Monday, March 17, 2014

My First Time: Tova Mirvis

My First Time is a regular feature in which writers talk about virgin experiences in their writing and publishing careers, ranging from their first rejection to the moment of holding their first published book in their hands.  Today’s guest is Tova Mirvis, the author of Visible City, The Outside World and The Ladies Auxiliary, which was a national bestseller.  Her essays have appeared in various anthologies and newspapers including The New York Times, The Boston Globe Magazine, and Poets and Writers, and her fiction has been broadcast on National Public Radio.  She has been a Visiting Scholar at The Brandeis Women’s Studies Research Center and is a recipient of a Massachusetts Cultural Council Fiction Fellowship.  She lives in Newton, Massachusetts with her three children. Find her on Facebook and Twitter.  Click here to visit her website.

My First Hometown Reading

My first reading for my first novel was in Memphis, Tennessee, the first stop on what was scheduled to be a long book tour.  Though it was the city where I’d grown up and where my family still lived, this was no easy hometown crowd.  The book I’d written, The Ladies Auxiliary, was about the tightly knit Orthodox Jewish community there, and much of the audience was made up of members of that community–my family, my parents’ friends, my former teachers–and they had come to hear what I had to say for myself.

In the months before my novel came out, there had been much talk.  “Is the book nice or not nice?” people asked.  The word on the street was that it was decidedly not nice.  Before people had read it, the allegations were lined up: I had aired the dirty laundry, I had ensured that no one would move to this community, I had dished people’s lives.  People were both afraid they were in the book and afraid that they weren’t.  One of my grandmother’s friends called her and said, “I heard I’m in Tova’s novel.”  “No,” my grandmother was quick to reply.  “You’re not in it.  But I am in it.”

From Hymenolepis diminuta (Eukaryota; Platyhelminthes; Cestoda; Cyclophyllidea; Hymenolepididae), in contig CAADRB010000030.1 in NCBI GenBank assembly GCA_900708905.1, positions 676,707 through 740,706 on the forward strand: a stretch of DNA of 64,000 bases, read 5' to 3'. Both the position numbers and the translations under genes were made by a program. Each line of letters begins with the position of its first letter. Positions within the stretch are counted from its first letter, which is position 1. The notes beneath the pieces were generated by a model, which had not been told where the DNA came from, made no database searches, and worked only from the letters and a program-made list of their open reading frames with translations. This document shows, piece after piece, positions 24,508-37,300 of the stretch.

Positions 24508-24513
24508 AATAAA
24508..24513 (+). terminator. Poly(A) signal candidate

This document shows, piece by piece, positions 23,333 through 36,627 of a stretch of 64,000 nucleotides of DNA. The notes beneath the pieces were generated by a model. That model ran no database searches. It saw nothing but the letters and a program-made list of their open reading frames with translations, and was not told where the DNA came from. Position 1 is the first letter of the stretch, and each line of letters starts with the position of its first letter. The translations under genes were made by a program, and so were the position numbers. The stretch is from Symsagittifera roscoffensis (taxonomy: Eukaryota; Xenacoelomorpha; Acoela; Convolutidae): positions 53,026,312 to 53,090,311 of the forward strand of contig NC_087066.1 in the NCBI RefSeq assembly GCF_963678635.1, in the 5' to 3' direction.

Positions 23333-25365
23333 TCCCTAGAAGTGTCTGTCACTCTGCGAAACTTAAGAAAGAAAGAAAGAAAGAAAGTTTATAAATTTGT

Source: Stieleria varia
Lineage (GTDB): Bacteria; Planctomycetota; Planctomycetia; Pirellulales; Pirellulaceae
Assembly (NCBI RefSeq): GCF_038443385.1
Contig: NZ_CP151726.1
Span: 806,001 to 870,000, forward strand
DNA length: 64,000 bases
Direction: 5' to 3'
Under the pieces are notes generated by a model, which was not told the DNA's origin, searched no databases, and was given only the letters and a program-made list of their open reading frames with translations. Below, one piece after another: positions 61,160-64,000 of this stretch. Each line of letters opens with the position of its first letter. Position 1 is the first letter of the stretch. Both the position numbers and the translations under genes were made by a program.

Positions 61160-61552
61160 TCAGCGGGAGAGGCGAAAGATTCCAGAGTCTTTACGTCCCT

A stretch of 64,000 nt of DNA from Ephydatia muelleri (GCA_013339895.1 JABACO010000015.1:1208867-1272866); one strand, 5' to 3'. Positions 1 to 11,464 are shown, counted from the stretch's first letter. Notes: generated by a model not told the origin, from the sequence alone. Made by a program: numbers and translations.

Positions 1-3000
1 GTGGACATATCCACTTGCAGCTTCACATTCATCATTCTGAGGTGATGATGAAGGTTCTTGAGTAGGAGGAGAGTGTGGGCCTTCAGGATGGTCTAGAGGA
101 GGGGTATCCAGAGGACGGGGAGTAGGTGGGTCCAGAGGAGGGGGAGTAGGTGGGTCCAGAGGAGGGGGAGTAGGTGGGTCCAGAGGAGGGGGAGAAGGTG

All this, I heard in the months and then days leading up to the book’s release, from my parents who still lived in Memphis.  At the time, I was in New York, living far from the epicenter of the talk.  I tried to shrug it off but I had imbibed all too well the lessons of my upbringing, a good-girl politeness that was the lovechild of Orthodox Jewish laws and Southern gentility.  I had lived by the edicts to please others, to squelch what you really thought.

But to be a writer, you have to be willing to say not what you were supposed to think but what you actually did think.  For me, the release of this book was my first time giving voice to the suffocation I felt growing up in this tight-knit community where everyone knew you and knew everything about you.  For the years in which I wrote the book, coming home to Memphis was like being able to visit the movie set of the novel which lived only inside my own head.  But with the book’s publication, coming to Memphis felt far more fraught.  The book was no longer in my private domain.

In the local TCBY that my mother and I went to on the day before my first reading, we ran into a woman who looked at me coolly over the top of her chocolate and vanilla swirl.  “Well if it isn’t Little Miss Famous,” she said.  Another woman in the grocery store pursed her lips into something that was supposed to resemble a smile.  “Heard you wrote a book,” she drawled in a voice dripping with a cocktail of Southern charm and venom.

By the night of my first bookstore event, I was anxious, my hands shaking as I started reading from the book.  I tried to gauge what people were thinking.  Could you stand by what you’d written, face down not an imaginary crowd of naysayers but actual people that you knew and say I think this, I wrote this?  I felt like I was on trial–was fiction an admissible defense in this court?  Before I stopped for questions, I made a pre-emptive strike and launched into a monologue about what fiction was, about how life gets translated and reinvented.  There is no one to one relationship between fiction and life; it’s not about expose but recreation.  Yes we are sitting in this place I described, yes, you think it’s you, or him or her, but can we depart here for one moment and enter a fictional universe?

This was what fiction was for me, a chance to reshape and recreate.  The world I’d grown up felt too small; on the page, it stretched, expanded.  I grew up feeling fenced in by the restraining words of who you were supposed to be, what you were supposed to think.  I’d lived with the tight knot that comes from reshaping the inner self to match the outer expectations.  Here on the page, I was starting to see how you could break free.

At the end of the reading, a family friend whom I’d heard was angry at the book came up to me and patted me on the arm.  “You acquitted yourself beautifully,” she said.

I appreciated her words though I knew not everyone agreed with her, though I knew that this so-called acquittal mattered less than the knowledge that I could be accused of trespassing upon communal norms and still stand by my words.  I could face the wagging tongues and angry feeling, I could stand there and say, this is what I have said.  This is what I think.

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